The Border Abbeys Way walk links historically significant 12th Century abbeys placed at Melrose, Dryburgh, Jedburgh and Kelso. The abbeys have held host to a long history of travellers throughout the ages.
On quieter paths, you can trace the medieval routes of monks between the four Borders Abbeys. The route goes through farmland, forest and across high moorland with fantastic panoramic views over the surrounding hills.
Take the ascent along old drovers' roads as well as the tracks and escape routes of the notorious 15th and 16th century Border Reivers. The final section of your walk along the riverside paths of the Tweed meets its confluence at the River Teviot, past Kelso. From here, the path follows the River Teviot most of the way back to Jedburgh.
This walk is also an opportunity to explore the charming historic market towns of the Borders; Jedburgh, Selkirk, Melrose and Kelso, with its impressive Georgian buildings arranged around a cobbled market square. Melrose, is often cited as the loveliest of all the Borders towns, and at Melrose Abbey lies buried the casket containing the heart of Robert the Bruce, King of Scotland and victor of Bannockburn.
Sights of historic Scottish interest are manifold along this route: Mary Queen of Scots’ House; Jedburgh Castle; the views of Floors Castle, a fairy-tale castle of turrets, and cupolas overlooking the Tweed; the shattered remains of Roxburgh Castle, once the strongest fortress in Scotland; wonderful viewpoints of Black Law, the Bishop’s Stone and Cauldshiels Loch; and a visit to newly opened Abbotsford, the delightful “Conundrum Castle” built by Sir Walter Scott on the banks of the Tweed, all make this a walk to remember.
River banks, farm track and minor roads, with the going fairly gentle underfoot. Occasionally there are more strenuous sections following old cattle droving paths up the slopes, but these are generally rewarded with extensive views over the Eildon hills. Long stretches of this route are along the banks of the rivers Tweed and Teviot.
Your path begins where the Teviot and Tweed converge, breaking off from the confluence to follow the Tweed toward Hawick. Past the old gaol, this section up to Black Law is the largest ascent of the entire route, with further climbs up to Selwick. From here on the terrain is more level. Walking from Melrose to Kelso, the route follows the river Tweed, and its worth taking a detour at St Boswell's to visit The Temple of the Muses. Back into Jedburgh, the route follows alongside the river Teviot, before continuing along old railway line.
Bus – Local bus services to points on or closes to the Borders Abbey Way are available at: www.traveline.org.uk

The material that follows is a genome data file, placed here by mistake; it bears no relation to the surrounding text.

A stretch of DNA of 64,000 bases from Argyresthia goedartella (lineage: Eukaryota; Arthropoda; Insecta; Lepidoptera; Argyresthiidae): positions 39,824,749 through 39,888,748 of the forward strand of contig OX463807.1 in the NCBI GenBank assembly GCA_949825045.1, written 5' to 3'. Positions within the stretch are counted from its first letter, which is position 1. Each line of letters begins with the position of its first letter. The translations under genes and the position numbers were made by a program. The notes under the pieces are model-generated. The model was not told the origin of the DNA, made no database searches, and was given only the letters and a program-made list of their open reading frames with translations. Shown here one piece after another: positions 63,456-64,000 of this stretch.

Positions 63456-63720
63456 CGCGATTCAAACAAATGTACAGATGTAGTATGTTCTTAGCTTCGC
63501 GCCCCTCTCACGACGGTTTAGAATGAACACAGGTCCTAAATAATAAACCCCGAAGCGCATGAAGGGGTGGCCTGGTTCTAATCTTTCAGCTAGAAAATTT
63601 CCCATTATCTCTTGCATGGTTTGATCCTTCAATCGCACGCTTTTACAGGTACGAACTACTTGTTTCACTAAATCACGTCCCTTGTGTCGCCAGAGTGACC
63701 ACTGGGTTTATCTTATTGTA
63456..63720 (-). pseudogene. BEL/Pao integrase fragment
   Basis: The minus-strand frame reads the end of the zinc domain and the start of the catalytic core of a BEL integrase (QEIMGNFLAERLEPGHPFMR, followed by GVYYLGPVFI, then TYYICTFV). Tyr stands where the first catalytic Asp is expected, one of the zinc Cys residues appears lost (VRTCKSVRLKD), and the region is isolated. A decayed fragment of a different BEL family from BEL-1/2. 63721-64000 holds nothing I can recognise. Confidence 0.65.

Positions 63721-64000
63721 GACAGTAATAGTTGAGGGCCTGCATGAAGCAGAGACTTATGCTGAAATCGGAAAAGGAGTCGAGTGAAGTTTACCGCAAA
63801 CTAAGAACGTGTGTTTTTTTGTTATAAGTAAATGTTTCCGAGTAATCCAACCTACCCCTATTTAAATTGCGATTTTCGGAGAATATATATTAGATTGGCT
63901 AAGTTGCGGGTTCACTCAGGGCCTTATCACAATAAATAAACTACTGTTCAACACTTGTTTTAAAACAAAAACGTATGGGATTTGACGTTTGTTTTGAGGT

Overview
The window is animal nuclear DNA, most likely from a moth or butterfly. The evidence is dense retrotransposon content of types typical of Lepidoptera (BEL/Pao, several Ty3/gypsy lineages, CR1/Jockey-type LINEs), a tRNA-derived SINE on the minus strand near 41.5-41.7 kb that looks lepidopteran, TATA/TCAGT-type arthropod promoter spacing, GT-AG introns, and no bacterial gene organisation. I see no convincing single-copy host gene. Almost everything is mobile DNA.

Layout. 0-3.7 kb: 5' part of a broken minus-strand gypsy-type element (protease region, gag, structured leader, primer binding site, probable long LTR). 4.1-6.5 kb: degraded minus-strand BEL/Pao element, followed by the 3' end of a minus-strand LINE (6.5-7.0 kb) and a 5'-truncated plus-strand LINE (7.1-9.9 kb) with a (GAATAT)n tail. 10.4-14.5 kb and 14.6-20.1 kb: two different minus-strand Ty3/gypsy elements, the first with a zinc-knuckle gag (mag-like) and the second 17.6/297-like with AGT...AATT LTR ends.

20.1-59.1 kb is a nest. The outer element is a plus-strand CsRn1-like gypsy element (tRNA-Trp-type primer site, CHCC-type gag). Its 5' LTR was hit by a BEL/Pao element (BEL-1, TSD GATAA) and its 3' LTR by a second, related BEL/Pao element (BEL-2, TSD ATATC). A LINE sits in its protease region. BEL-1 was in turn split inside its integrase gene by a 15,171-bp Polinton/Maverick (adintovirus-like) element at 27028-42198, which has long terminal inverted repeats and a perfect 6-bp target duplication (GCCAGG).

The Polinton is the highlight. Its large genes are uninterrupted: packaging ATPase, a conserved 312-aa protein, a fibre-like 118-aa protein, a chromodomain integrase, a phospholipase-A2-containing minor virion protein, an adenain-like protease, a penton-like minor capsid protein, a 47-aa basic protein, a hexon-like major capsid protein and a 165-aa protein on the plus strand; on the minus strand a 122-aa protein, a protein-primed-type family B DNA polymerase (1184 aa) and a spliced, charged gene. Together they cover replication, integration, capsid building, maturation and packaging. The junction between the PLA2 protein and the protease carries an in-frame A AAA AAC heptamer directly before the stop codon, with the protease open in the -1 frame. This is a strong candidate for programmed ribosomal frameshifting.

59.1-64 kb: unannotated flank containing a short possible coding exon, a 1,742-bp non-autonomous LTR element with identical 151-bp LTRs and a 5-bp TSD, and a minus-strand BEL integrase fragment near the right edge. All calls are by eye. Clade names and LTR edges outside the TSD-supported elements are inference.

The bus from Berwick upon Tweed to Jedburgh takes just under 3 hours.
Taxi - a taxi transfer can be arranged from Berwick upon Tweed to Jedburgh (55 mins), at approximately £60.
If you wish to upgrade your overnight accommodation on occasion, we will be happy to arrange this wherever availability allows – prices to be advised. Looking for different mileages or a different number of nights? Please contact us to discuss how our itineraries can be adjusted to meet your specific needs. Call one of our helpful team on +44 (0)1291 689774 or e-mail us here.
Borders Abbeys Way Client Reviews
5/5 based on 6 reviews
I would rate my overall experience with Celtic Trails as excellent; the service of the staff, the website, the walk pack and the walk information were all excellent.
The info about our accommodations was spot on, as was the taxi info. And by the way, all of the hosts at the B&Bs were wonderful, as were out taxi drivers. I would say that the thing that impressed me most, was how I felt you were keeping track of me. Early on, when I decided to take a day off … at each place we arrived, the hosts asked about my health. I had this feeling that you were making sure I was okay and that “unseen guardian” made me feel more secure. I would definitely recommend Celtic Trails to any who want to do a long distance walk in the future. M. Henderson - July 2019
Going through Celtic Trails allowed us to visit an area we would have been unlikely to do on our own.
The Borders are an area of great beauty, with a lot of history. Not only did we see four gorgeous abbeys, we also go to see the festivities of the common ridings. M. Bailey & M. Pattullo - July 2019
The walk was a good mixture of riverside, farmland, pasture moorland and forestry. It was also the quietest I've done - it deserves more attention.
Celtic Trails were very good all round. A. Dyer - June 2019
All accommodation choices were very good. Our luggage and personal transfers were all carried out as arranged. F&S - June 2018
All went to plan - would recommend. B&S - June 2018
"I enjoyed fine views in peaceful countryside which is remote with small towns, all with their unique character at the end of each day. Celtic Trails is probably the best!" Jack Hutchinson - July 2016
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